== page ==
McIntyre says he’s been happy with the fixed wireless link so far. In fact, it’s probably been more reliable than Mark’s previous Internet service, although not necessarily because of the physical connection. Last fall, McIntyre explained, Telus was hard-hit by worms and viruses and Mark’s lost its Internet connection for an extended period of time.
“It was difficult to get it repaired, because they were getting bombarded by customers with problems,” he said. McIntyre wouldn’t mind using fixed wireless at more Mark’s locations, but at this point it’s just not available in too many markets.
“In my view it would be nicer if Terago were more pervasive and available to more of our stores,” he says. “We’re gradually working away from one telco vendor doing everything, because it just doesn’t seem to be the formula that works any more in Canada. The big carriers are too big. They can’t keep up with the demands of their customers.”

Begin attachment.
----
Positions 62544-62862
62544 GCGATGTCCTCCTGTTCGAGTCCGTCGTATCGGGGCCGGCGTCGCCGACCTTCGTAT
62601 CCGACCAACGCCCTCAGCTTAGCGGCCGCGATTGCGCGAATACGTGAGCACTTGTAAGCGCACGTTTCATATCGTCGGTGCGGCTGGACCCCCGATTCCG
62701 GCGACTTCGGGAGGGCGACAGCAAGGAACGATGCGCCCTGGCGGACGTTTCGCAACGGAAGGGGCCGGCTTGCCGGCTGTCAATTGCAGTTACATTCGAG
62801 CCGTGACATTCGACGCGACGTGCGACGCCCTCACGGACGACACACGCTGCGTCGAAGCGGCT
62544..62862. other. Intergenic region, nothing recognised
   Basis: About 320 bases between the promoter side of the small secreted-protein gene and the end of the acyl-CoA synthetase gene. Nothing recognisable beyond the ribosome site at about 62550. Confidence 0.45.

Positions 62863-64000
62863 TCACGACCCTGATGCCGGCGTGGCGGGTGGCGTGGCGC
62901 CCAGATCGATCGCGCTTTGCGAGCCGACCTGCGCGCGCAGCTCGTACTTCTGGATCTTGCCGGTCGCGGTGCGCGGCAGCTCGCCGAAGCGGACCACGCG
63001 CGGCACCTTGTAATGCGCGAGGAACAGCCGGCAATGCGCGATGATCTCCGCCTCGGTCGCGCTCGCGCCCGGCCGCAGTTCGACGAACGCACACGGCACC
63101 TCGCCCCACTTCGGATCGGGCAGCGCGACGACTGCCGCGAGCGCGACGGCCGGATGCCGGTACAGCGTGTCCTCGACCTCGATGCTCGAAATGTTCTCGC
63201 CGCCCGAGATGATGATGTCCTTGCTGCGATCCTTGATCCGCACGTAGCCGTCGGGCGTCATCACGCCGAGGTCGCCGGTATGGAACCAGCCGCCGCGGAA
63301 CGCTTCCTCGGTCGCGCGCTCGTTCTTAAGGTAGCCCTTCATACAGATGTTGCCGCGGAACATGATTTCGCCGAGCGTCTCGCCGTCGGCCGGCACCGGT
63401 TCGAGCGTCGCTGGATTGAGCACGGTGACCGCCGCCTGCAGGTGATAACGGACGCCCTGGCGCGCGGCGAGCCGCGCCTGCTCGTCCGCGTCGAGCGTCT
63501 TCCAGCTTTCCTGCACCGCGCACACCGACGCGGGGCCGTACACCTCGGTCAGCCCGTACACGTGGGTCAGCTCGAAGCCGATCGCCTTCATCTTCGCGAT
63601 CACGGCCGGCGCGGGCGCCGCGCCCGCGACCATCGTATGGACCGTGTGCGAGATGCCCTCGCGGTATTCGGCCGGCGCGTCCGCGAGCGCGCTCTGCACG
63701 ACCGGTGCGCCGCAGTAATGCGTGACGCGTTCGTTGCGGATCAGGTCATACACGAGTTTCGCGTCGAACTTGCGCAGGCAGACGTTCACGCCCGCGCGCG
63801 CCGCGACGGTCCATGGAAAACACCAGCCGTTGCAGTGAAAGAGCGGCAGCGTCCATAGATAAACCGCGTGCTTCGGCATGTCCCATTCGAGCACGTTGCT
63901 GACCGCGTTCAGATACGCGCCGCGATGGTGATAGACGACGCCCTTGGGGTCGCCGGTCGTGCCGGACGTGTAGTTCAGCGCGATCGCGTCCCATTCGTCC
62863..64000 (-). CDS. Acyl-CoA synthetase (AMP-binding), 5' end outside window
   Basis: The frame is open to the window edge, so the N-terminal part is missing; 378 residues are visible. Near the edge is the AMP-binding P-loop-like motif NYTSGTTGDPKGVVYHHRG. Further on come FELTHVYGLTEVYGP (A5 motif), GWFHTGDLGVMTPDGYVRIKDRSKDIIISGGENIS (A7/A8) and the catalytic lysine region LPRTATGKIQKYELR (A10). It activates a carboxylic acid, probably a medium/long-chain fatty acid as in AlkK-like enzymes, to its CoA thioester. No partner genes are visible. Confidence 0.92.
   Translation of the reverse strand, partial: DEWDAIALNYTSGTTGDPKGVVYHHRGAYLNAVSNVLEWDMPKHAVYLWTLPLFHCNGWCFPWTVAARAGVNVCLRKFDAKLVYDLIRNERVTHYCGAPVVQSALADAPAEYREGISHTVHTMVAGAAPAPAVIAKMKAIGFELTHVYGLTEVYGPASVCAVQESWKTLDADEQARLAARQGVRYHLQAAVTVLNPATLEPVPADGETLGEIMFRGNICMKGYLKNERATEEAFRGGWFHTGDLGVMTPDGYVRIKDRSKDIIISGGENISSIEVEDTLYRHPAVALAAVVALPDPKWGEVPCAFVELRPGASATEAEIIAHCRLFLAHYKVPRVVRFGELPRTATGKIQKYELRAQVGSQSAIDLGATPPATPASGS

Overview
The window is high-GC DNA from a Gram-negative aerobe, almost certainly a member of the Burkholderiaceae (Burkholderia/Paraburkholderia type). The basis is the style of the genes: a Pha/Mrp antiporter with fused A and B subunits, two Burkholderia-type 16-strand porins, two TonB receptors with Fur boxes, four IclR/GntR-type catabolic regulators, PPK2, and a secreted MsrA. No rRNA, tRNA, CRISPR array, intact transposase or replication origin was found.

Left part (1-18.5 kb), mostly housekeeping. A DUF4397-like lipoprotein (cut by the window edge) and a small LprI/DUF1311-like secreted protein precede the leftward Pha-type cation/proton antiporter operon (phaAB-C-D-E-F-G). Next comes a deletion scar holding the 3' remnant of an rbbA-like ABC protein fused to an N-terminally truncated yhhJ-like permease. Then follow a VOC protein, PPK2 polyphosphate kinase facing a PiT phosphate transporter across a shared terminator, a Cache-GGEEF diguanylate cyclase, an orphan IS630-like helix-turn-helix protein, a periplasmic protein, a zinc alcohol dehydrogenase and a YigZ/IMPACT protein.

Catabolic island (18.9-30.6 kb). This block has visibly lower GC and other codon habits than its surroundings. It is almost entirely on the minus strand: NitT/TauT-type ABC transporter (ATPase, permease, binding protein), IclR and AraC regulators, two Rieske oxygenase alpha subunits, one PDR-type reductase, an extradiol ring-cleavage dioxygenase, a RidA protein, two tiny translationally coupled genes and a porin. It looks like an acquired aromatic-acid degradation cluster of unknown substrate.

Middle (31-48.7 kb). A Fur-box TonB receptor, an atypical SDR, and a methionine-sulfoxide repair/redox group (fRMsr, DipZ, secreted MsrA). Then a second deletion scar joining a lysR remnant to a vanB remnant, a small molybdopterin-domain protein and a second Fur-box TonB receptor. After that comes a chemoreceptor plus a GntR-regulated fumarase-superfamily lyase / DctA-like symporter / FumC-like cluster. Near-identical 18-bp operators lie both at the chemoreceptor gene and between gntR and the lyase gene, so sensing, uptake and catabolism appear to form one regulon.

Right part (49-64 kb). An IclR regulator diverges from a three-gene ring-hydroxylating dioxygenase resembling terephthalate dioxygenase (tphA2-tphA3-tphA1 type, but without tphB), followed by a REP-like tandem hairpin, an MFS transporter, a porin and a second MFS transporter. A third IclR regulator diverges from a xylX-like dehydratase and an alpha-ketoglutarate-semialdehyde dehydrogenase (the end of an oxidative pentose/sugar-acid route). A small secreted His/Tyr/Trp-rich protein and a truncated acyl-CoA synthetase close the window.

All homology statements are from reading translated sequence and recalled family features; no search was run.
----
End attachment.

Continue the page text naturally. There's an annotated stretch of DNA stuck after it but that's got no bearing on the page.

Wireless all the way The Keewatin-Patricia District School Board in Northern Ontario also turned to wireless when its incumbent telco couldn’t provide the services the school board wanted. Unlike Mark’s though, Keewatin had to serve multiple locations spread across 70,000 square miles. Since no provider covered the entire area, the school board went out on a limb and built its own fixed wireless network.
“We knew when we went into it we were taking a bit of a gamble,” says Del Schmucker, IS manager for the school board. “In the past when a circuit went down we could just call Bell and expect it to be fixed. That’s not the case now.” Before installing the radios, Schmucker had some technicians trained in tower climbing and setting up the radio network.
One year after installation, Keewatin-Patricia’s investment is paying off in spades, Schmucker says. He estimates his operating costs are half of what they once were and that the district will recoup its investment in the radios in three or four years. “In the past we were paying almost $300,000 a year in operating costs,” he says. “Putting the wireless in, even though we’re renting tower space, our costs came down to around $150,000 a year.” Keewatin-Patricia began looking at fixed wireless when the district outgrew its existing fibre-based bandwidth.
“In one place, we were serving a whole town with 512Kbps of bandwidth,” Schmucker says. “That was servicing three to four schools in town. And we were running voice over IP, videoconferencing and a host of applications besides Internet off it.”